The Château of Saint Jean de Beauregard, just south-west of Paris, hosts a plant fair twice a year in spring and autumn. Along with the Les Journées des Plantes at the Chateau of Courson, it is one of the best plant fairs in France and attracts nurseries and horticultural suppliers from around Europe. The château itself was built in the 17th century and is also famous for its walled kitchen garden which dates from the same period.
In September the kitchen garden looks fantastic. Espaliered pear trees are covered in fruit; pumpkins, artichokes and cabbages fill the central plots. Wide herbaceous borders burst with purple asters, yellow rudbeckia, dahlias, bright orange Tithonia rotundifolia and heleniums.
Many of the plant stalls are dedicated to perennial plants which are charmingly known as ‘vivaces’ in French – this makes me think of them as ‘vivacious’ rather than the more prosaic translation of ‘always living’.
My discovery at the Fête des Plantes this year was a nursery specialising in rare and unusual plants called Pepinière Vert’Tige. Run by a young couple, Aurélie and Maxime Van de Sande, the nursery is based in Brittany. Of all the beautiful plants on their stand, this was the one that most attracted my eye; Isodon longitubus ‘Noshoku’. Originally from Japan, the stems carry spikes of small bright blue flowers and light and airy foliage. The plant stands at around a metre tall, likes a well drained soil and to be placed in sun to moderate shade.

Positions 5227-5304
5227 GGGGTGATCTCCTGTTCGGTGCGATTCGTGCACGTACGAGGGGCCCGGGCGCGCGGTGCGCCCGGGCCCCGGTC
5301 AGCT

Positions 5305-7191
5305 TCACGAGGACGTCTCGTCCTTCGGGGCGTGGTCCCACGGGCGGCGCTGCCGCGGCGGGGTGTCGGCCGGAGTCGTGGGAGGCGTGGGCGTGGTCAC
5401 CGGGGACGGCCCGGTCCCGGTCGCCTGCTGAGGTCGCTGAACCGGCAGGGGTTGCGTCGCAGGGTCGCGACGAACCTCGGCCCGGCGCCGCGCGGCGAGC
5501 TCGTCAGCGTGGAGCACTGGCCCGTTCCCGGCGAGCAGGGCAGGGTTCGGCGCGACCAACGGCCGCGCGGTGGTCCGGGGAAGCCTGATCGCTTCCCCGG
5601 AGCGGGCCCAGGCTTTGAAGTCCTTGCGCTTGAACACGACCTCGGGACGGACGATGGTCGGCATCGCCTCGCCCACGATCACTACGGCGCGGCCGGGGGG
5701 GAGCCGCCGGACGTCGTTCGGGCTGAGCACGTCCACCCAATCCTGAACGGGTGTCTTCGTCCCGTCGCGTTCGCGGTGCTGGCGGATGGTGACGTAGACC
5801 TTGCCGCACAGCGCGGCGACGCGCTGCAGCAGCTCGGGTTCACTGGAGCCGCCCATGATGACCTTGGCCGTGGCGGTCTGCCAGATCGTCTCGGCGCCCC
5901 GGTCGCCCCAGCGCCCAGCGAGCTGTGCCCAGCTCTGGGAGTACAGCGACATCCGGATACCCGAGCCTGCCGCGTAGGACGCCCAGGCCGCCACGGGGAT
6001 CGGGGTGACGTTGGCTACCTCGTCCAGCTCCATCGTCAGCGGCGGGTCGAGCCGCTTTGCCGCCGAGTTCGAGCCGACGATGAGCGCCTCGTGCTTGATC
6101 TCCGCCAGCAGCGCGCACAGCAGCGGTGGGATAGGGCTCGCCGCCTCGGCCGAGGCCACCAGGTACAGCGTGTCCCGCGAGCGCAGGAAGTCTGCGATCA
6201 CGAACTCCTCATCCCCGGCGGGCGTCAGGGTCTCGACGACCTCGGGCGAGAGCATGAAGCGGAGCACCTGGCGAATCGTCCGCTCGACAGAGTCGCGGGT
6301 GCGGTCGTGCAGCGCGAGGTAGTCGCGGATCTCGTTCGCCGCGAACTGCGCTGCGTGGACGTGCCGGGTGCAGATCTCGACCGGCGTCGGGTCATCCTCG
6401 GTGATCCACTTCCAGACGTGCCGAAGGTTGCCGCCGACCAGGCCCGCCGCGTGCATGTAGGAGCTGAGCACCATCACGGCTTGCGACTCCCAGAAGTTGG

A stall selling vintage garden tools and accessories reminded me of my friend and garden designer Peter Beardsley who is a collector of vintage galvanised watering cans.
My other favorite stall is that of the nursery ‘Sous un arbre perché’ run by two young men who specialise in plants for shade including some rare and unusual plants. My own garden is pretty shady so I always like to look at their stock. Their nursery has recently moved to Brittany from Le Perche and this year they won the best nursery award as voted by the gardening press.
This autumn, the plant that tempted me on their stall was this woodland perennial called Keiskea japonica. I asked to know the name of the plant and the reply was “Qu’est ce qu’il y a?” meaning “What do you want?!”. Which would have been quite rude if the chap on the stall hadn’t hastily explained that he had said ‘Keiskea’, the name of the plant. Apparently it’s a source of constant linguistic misunderstandings! It has a spike of white flowers with burgundy freckles and anthers and likes well drained soil in sun to partial shade.
Another new discovery for me on their stand was this Physostegia virginiana ‘Van Wassenhove’. It likes to be sited in sun to partial shade and boasts spikes of violet flowers up to 80cm tall from August to November.
For more information about the Fête des Plantes de Saint Jean de Beauregard, or visiting the Château and the walled kitchen garden see their website here. The fêtes are held in spring and autumn each year. The next spring edition will be held on the 10th, 11th and 12th of April 2015. Entry was €13 in Sept. 2014, with reductions for professional designers and horticultural students as well as children.
If you want to take your car and stock up on plants there is plenty of free parking. Alternatively get the RER B from Paris to Orsay-Ville, where there are 2 free shuttle buses which run between the Chateau and the station roughly every 20 minutes.
There is an outdoor canteen style restaurant for lunch which sells salads, frites, sandwiches, meals and drinks. Toilets are chemical portaloos.
Lynda Harris is a Landscape and Garden Designer based in Paris.